HGTV Star Jenn Todryk's Best Tips For Making A Faux Beam Look Real

Everybody loves a good exposed beam. And badly exposed beams — obviously fake ones — are pretty good, too. We glance at them and understand what they are, as if via a collective unconscious catalog of building methods: There's a beam holding up that ceiling, which makes sense. But it turns out to be almost as easy to make a convincing fake exposed beam as an unconvincing one, and why bother with an illusion that only works out of the corner of one's eye? HGTV's Jenn Todryk insists that faux beams should be constructed with miter joints rather than butt joints, and she's right.

From the side, a butt-joined beam looks like a box, Todryk says in an episode of "No Demo Reno," while a beam made with mitered joints looks like a real beam. There's even a nifty animation showing that this effect works because the actual seam between boards happens precisely at the corner, and each face of the beam is a single with continuous grain. The grain becomes mismatched with a butt joint, and the difference is almost impossible to disguise without painting — and sometimes even with painting. And paint is, of course, often not the finish of choice for exposed beams.

The basics of constructing a mitered faux beam

The basic mitered fake beam is a simple matter. Each visible board is ripped so its long edge is beveled at a 45-degree angle, resulting in boards with a trapezoidal profile. Each cut plane is joined together, and voila, a box with mostly hidden seams emerges. One common practice for assembling these beams is a little more complicated and yields slightly better results. After miter cuts are made, lay the boards flat and side-by-side, with the exposed faces all pointing up. Tape the long edges together with something strong, like a high-quality packing tape.

Add glue to the mitered faces, then roll them up into a rectangular box, your beam. The tape will help the beam close up perfectly when rolled up, and then you can clamp the beam while the glue dries. You can fasten the boards with a brad nailer to hold the package together while it's drying. Finishing up is a matter of attaching the beam to cleats on the ceiling.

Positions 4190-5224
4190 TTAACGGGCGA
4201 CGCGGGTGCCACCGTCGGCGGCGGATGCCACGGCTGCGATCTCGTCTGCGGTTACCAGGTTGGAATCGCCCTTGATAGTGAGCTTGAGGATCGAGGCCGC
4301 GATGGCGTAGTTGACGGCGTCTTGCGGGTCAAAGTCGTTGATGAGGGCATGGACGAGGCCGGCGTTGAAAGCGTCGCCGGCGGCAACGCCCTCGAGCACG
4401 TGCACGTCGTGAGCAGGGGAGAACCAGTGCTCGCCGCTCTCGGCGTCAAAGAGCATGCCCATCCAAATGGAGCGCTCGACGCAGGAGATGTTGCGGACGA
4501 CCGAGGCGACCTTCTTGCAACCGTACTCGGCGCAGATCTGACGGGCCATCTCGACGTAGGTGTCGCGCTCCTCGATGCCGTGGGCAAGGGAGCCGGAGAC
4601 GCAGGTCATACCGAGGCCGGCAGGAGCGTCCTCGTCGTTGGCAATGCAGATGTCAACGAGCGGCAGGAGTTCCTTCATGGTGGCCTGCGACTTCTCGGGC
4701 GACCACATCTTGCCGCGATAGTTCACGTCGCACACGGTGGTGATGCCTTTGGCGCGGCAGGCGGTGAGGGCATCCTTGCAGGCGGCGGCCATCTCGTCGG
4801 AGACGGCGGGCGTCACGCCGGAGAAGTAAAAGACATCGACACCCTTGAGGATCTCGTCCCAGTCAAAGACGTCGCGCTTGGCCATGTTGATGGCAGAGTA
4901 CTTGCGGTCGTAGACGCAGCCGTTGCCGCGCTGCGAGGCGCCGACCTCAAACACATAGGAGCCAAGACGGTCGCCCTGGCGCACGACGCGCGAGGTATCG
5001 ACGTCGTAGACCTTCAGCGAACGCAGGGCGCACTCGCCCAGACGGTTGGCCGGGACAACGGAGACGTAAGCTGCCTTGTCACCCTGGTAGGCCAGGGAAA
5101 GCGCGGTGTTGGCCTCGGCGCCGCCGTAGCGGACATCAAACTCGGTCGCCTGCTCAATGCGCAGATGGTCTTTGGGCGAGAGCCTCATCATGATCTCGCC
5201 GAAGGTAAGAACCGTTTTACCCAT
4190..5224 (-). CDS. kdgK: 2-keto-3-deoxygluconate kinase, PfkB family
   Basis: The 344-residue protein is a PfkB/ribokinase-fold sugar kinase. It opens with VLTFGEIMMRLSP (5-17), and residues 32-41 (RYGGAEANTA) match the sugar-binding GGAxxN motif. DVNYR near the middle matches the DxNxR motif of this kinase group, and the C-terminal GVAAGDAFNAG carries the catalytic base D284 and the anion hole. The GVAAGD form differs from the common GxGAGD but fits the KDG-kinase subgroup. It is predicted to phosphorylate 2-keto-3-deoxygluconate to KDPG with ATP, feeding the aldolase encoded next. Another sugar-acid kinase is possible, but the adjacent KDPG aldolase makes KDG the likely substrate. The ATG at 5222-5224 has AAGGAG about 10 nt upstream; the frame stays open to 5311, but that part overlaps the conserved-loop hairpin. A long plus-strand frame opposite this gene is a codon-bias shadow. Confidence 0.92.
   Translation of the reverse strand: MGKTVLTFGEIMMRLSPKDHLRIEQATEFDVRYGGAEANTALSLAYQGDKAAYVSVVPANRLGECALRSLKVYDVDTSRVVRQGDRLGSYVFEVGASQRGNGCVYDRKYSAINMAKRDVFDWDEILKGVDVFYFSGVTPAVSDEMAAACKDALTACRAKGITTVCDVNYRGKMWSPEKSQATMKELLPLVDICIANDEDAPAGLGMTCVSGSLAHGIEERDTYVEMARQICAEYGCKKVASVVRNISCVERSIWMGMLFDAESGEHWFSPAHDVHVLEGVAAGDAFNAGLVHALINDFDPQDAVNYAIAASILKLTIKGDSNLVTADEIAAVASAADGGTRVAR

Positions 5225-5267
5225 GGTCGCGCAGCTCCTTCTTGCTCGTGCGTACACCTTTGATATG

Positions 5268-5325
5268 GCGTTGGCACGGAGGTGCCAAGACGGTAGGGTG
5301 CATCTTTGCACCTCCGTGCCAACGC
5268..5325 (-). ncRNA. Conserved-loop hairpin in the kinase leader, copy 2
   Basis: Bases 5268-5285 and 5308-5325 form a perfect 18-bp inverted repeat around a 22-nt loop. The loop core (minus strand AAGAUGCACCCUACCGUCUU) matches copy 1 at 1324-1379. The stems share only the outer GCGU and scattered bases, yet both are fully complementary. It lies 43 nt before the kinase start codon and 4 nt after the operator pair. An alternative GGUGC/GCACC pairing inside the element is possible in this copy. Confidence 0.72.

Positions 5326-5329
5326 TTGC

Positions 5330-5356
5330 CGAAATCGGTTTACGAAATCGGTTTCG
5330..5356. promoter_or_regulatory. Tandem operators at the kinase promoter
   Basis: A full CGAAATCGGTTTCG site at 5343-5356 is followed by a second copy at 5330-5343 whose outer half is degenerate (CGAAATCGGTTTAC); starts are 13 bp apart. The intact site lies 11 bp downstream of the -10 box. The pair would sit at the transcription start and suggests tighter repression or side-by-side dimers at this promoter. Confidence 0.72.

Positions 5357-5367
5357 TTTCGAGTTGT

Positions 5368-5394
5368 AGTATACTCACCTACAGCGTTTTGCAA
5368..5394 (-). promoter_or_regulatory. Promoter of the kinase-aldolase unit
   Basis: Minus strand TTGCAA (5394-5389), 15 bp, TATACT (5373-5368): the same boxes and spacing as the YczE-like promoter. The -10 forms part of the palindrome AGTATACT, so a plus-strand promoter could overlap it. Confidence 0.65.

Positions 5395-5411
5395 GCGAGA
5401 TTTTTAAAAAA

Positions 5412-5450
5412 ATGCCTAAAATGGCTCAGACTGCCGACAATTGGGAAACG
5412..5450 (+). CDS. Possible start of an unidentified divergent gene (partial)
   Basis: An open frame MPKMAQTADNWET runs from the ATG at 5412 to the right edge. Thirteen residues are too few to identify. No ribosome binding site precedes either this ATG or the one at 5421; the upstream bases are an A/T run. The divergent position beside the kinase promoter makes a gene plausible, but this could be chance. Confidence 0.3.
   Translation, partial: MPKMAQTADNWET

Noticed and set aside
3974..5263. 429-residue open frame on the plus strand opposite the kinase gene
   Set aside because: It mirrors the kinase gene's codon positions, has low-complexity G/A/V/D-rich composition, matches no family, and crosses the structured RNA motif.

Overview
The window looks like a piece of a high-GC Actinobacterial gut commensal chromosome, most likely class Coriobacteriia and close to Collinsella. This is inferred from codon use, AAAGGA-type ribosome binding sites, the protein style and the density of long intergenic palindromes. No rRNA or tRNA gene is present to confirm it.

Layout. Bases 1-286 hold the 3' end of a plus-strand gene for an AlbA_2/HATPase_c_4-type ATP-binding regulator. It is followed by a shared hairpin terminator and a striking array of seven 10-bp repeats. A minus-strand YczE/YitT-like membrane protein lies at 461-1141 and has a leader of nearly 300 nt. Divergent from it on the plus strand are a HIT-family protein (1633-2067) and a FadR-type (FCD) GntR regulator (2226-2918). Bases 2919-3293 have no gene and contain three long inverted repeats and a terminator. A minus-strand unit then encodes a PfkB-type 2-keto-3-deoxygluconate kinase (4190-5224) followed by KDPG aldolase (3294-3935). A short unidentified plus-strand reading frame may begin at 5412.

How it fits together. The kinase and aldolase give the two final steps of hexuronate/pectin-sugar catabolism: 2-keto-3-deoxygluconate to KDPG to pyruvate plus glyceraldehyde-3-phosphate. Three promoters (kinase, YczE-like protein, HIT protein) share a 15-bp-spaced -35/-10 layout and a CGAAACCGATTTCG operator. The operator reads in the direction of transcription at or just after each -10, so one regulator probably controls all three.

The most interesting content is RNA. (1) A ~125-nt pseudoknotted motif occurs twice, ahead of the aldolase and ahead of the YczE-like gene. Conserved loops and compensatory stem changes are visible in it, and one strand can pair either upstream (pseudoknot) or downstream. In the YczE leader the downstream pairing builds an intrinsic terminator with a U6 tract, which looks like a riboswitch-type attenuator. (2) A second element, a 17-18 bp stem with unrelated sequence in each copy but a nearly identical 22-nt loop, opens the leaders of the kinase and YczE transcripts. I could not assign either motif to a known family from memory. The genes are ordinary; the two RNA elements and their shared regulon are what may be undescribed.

Tips for the most convincing faux beam

A few extra steps along the way will ensure that you end up with the most convincing fake beam possible. It starts, as most carpentry does, with board selection: your seams will be less pronounced when built with very straight and straight-grained hardwood. Carpenter Josh Hescott gives some tips on Instagram that fit perfectly with Todryk's miter strategy. The first is to cut the miter joints at 44.9 degrees rather than 45. The idea is to make the folded-up box pinch the visible corner more tightly. If your saw isn't that precise, try 44.5 degrees. Experiment with scrap wood to get your formula right. Supporting the boards with blocks the size of the open space inside the beam or with cleats along each joint inside the beam will also help hold things together more tightly. And burnish the finished corner while the glue is still wet, which will help make the joint disappear.

Other tips for a convincing mitered beam involve how the beam fits to the ceiling. Back-beveling the edge of the boards that contact the ceiling 5 to 15 degrees will give you a bit of wiggle room where the surfaces meet. It's also good to scribe the boards adjacent to the ceiling and walls and then sand them to the scribed line. This will result in a perfect fit with no telltale gaps.